Le droit du bien-être animal dans le monde : évolution et universalisation
|Advisor:||Létourneau, Lyne; Ouellet, Richard|
|Abstract:||Animal welfare law is globalizing. Beyond presenting its world-wide evolution, this thesis demonstrates the existence of legally strong foundations toward a universal protection of animal welfare in international law. What is animal welfare law? Mostly unknown in the legal science of French-speaking countries, animal welfare law concerns all the prescriptions which aim at reducing the poor welfare of the animals used for various ends (such as food and clothes production, experiments, entertainments, captivity, company etc.). Those prescriptions generally aim at condemning some acts of cruelty and promoting the good treatment of these animals. However, economic, scientific, cultural or traditional purposes pose often severe limitations or exceptions. This study presents the general content and outlines the main strengths and weaknesses of animal welfare law in the world. In a first part, this thesis brings to light the increasing progression of animal welfare law. First adopted by Anglo-Saxon and European countries in the XIXth century, anti-cruelty laws then spread to other countries in the XIXth century. From the 1960s onwards, a new model of legislation was born, explicitly concerning animal welfare. Right after appeared the European instruments on this subject, now regulating activities such as farming, transports, slaughter and experiments. They are aimed to reduce the suffering of the animals, recognized by the European Union as "sentient beings" deserving protection. In a second part, this thesis states that animal welfare is emerging as a new objective internationally, even universally, since the beginning of this XXIth century. In this sense, the objective of animal welfare protection has been integrated recently in international instruments, most notably in the standards of the World Organisation for Animal Health from early 2000'. Today, animal welfare is beginning to be addressed by the largest global organizations, such as the World Trade Organization and even the United Nations. Can the protection of animal welfare be formally recognized by the Community of States and enshrined in international law as a new universal imperative? Using the theoretical framework of the formal sources of international law lead to the following results: there is a common ground on animal welfare law, from which general principles can be identified, in order to allow the establishment of solid foundations towards the recognition of animal welfare protection as a new universal imperative for the Community of States, particularly in a global convention. Finally, the main conclusion underlines that animal welfare law is currently weak regarding its protective goal. Indeed, it aims less to truly protect the welfare of the animals, than to merely reduce their suffering. However, in progressing towards a better consideration of animals' interests, a real protection of animal welfare can become a future reality in the law. Key words: animal welfare; animal law; comparative law; European law; international law; general principles of law; conventions; international organizations.|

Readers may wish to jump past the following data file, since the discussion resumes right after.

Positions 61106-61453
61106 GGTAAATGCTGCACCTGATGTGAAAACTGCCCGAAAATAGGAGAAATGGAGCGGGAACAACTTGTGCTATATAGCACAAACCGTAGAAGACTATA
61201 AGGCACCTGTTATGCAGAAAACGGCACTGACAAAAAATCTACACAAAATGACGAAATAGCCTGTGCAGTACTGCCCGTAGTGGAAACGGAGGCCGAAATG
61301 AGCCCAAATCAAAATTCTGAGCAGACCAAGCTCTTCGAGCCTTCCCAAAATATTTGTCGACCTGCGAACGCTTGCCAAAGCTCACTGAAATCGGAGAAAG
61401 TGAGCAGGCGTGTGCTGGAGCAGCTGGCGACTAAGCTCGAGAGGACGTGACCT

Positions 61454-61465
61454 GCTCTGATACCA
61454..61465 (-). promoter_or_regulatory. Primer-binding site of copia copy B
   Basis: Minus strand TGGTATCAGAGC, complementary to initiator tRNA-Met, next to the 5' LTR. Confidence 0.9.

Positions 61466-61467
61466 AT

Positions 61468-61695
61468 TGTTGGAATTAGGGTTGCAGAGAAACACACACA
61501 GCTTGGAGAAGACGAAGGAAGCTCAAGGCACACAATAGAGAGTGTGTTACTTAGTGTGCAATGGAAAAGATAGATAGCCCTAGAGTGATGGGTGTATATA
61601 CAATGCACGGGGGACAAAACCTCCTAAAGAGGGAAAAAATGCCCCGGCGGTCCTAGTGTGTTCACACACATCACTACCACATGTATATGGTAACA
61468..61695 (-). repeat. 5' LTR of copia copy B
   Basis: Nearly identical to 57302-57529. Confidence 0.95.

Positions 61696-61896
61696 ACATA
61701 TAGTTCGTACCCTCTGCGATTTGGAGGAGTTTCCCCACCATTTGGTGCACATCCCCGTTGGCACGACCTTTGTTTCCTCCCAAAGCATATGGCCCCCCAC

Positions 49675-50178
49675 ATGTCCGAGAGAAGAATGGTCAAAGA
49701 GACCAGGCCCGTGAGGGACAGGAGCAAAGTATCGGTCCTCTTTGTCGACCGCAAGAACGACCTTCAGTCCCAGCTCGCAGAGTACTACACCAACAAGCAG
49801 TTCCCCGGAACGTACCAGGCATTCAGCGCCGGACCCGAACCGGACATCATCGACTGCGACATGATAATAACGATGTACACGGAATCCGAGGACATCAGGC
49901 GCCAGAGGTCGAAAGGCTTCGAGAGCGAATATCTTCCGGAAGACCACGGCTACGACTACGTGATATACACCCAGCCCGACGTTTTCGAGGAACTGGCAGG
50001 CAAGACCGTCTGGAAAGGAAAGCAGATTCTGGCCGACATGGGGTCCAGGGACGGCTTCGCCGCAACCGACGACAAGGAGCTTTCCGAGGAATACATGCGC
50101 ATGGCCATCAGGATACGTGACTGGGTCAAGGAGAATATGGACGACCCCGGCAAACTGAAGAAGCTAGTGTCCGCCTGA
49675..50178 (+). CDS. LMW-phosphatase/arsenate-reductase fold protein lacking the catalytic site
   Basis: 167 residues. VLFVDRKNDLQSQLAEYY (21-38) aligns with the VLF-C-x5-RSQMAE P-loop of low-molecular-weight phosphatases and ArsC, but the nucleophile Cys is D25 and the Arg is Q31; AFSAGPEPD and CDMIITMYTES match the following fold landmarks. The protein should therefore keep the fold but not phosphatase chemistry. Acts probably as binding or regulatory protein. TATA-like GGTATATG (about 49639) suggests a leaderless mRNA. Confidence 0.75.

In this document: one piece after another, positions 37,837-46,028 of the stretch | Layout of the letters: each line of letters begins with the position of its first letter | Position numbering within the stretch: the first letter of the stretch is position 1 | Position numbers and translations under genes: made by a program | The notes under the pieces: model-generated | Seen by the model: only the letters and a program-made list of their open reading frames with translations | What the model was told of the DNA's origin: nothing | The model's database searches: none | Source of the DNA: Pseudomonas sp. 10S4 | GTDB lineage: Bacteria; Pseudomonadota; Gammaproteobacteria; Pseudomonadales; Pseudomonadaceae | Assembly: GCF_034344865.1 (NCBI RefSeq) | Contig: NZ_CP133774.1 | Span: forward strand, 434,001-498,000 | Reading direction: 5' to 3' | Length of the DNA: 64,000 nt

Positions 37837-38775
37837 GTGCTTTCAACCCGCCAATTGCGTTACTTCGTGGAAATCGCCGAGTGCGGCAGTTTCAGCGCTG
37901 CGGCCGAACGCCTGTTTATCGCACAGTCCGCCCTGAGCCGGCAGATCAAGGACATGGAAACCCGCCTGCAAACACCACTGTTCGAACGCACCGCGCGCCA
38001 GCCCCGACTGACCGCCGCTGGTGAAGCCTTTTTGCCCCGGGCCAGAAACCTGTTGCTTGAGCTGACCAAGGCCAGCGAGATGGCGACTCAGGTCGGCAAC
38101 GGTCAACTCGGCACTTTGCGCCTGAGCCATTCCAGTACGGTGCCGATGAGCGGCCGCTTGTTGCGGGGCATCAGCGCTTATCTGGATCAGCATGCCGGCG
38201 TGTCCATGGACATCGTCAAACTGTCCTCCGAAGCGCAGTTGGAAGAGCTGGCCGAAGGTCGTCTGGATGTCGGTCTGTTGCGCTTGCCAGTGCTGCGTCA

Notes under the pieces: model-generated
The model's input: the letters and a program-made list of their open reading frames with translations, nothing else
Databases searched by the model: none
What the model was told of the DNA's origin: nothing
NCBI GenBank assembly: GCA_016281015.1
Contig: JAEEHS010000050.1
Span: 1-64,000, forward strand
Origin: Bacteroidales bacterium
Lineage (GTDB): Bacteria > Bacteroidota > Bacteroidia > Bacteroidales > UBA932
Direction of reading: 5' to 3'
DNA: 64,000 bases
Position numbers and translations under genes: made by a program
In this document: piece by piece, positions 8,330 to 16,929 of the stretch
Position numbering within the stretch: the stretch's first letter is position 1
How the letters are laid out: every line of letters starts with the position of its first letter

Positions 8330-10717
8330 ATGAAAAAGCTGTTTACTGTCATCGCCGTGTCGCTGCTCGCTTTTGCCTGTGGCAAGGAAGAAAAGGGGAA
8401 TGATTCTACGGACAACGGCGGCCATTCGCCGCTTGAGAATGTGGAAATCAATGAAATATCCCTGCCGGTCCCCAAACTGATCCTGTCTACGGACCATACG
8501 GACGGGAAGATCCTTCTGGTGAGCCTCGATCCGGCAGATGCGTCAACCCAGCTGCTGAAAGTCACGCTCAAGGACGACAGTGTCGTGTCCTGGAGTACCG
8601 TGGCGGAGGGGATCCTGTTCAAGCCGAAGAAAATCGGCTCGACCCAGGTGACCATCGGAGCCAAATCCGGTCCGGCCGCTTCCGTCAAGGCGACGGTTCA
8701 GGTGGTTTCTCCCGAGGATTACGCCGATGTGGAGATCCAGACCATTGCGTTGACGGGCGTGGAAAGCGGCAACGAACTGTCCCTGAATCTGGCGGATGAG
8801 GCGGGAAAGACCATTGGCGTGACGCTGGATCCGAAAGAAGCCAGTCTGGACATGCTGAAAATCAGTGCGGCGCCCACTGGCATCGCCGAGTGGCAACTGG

|Document Type:||Thèse de doctorat|
|Open Access Date:||18 December 2018|
|Collection:||Thèses et mémoires|
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